Why Senior Leaders Have the Ultimate Responsibility

Chris Edmonds is the founder and CEO of the Purposeful Culture Group, which he launched after a 15-year career leading and managing teams.

U.S. President Harry Truman had a sign on his desk in the Oval Office that said, “The Buck Stops Here.” What the world needs today, more than ever, are senior leaders that take this advice to heart. When no one takes responsibility for corporate governance, we have situations like the following – from awhile back – happen: 

Soon after news began to break about the illegal activities the  News of the World tabloid was involved with, News Corp. Deputy COO James Murdoch announced the publication’s closing. 

In his testimony to a committee of Parliament in London, the stance taken by News Corporation owner Rupert Murdoch and his son, James Murdoch, was concise and consistent. To many questions asked by committee members, the Murdochs provided different versions of one primary answer: “We didn’t know.” 

They claimed they didn’t know (among other things): 

  • That phone-hacking was a wide-spread practice across their journalist population.
  • Who signed checks ranging up to 600,000 pounds for what one committee member characterized as “hush money”
  • That the company was paying legal fees for the convicted felon who hacked into the voicemail of a 13-year-old murder victim
  • That bribes were paid to police staff for information about news “targets” 

The single theme to the Murdochs’ testimony was that they didn’t know about any transgressions at News of the World until recently, and they are, therefore, not responsible for anything.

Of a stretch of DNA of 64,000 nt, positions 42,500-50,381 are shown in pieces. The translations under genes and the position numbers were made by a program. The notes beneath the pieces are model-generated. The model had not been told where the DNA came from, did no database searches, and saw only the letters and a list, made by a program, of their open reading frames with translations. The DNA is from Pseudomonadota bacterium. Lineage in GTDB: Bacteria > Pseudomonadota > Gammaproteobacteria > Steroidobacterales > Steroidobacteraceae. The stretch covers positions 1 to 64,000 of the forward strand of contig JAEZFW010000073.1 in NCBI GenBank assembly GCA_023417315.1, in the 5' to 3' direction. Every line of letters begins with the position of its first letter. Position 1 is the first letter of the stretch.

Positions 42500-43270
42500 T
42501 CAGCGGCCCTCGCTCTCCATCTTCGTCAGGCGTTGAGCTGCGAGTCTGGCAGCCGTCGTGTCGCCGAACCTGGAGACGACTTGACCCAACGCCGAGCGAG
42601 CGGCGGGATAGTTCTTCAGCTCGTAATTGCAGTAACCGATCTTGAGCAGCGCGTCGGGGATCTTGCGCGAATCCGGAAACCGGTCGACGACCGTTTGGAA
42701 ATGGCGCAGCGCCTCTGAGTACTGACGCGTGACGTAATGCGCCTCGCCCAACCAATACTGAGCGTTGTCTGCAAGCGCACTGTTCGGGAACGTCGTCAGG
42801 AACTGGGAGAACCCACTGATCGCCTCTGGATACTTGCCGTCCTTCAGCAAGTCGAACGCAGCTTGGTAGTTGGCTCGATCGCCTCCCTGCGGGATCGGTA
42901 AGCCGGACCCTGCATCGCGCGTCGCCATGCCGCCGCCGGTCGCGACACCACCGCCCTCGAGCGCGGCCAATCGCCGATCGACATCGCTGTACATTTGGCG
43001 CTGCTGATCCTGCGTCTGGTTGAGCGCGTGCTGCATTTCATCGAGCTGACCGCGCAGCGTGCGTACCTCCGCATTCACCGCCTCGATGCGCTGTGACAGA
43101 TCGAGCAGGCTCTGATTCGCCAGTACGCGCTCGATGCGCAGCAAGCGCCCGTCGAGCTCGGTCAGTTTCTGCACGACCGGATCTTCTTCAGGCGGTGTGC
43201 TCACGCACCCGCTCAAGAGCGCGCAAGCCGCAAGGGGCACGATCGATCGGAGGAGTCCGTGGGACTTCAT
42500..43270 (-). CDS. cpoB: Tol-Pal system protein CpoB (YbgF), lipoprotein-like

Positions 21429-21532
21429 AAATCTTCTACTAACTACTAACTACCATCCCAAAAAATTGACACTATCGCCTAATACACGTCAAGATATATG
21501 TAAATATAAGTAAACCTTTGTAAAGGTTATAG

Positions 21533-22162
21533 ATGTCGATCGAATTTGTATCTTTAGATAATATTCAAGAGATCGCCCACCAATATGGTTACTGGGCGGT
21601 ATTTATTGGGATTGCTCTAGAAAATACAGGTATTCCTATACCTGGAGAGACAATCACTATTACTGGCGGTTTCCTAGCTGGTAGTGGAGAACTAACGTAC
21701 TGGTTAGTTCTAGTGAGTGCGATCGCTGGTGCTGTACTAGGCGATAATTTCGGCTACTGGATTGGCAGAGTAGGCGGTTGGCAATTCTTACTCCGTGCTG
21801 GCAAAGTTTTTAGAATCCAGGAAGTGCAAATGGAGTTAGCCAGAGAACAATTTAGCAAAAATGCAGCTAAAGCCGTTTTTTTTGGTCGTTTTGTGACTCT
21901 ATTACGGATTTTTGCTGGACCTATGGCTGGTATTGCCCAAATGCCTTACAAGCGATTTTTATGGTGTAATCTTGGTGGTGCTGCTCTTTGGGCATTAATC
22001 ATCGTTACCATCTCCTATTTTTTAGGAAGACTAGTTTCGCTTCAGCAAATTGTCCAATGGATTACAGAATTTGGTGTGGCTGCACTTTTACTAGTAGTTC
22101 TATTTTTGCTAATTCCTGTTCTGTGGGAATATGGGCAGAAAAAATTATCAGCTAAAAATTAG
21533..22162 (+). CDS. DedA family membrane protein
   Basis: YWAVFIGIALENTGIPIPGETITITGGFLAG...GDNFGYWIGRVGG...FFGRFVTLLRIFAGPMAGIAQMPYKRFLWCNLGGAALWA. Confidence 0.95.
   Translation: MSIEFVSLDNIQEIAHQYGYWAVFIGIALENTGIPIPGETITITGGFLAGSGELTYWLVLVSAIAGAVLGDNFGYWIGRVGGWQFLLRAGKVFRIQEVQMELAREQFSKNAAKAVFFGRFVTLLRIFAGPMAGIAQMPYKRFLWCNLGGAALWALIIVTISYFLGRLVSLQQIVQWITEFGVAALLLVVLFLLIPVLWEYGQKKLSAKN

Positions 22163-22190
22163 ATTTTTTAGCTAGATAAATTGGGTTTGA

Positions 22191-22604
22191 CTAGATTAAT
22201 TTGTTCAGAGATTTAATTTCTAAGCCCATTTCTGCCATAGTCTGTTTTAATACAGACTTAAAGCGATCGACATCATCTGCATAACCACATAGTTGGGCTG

Committee member Tom Watson stated his belief that Rupert Murdoch “is responsible for corporate governance, and it’s revealing in itself what he doesn’t know.” The Murdochs’ lack of connection to day-to-day operational activities and norms created a News of the World culture that delivered exactly what they should have expected: invasion of privacy, corruption, unethical practices, and, ultimately, the demise of the organization.

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Set organizational standards, coach to them, hold staff accountable and enjoy the benefits of a high performance, values-aligned workplace.

CHRIS EDMONDS

Who’s in Charge? 

Who is responsible for corporate governance? The best-case scenario puts this responsibility solely on the shoulders of the senior leader – be it the President, CEO, or whatever that person’s title. The senior leadership team shares in this responsibility but ultimate authority falls to the senior leader at the top of the organizational hierarchy. 

The proactive senior leader and his/her senior leadership team put core agreements in place about “the way things will be done around here.” A formalized organizational constitution answers these questions: 

  • Who are we (our organization’s servant purpose)?
  • What do we stand for (our values and measurable behaviors)?
  • What is our strategy (key success factors)?
  • What should we focus on right now (our goals)?
  • Where are we going (picture of our desired future)? 

With these agreements in place, proactive senior leaders spend time and energy communicating the servant purpose, values, strategy, and goals constantly. They spend time and energy wandering around the organization regularly, observing how the organization operates. Based on what they observe, they praise progress and citizenship and redirect behaviors that are inconsistent with the desired vision. 

In the absence of such agreements, with possibly only the “making of money” as the organization’s purpose, any number of approaches – legal or not – may serve that purpose. 

Align Your Team 

Even if you’re not the President or CEO, these suggestions can help you create clear agreements and desired outcomes for your team. Creating a compelling team vision is a terrific activity for engaging team members in the core work of the team. Clarity of vision, values, strategy, and goals enables team members to praise and coach each other during fast-paced, day-to-day activities. 

Set organizational standards, coach to them, hold staff accountable and enjoy the benefits of a high performance, values-aligned workplace.

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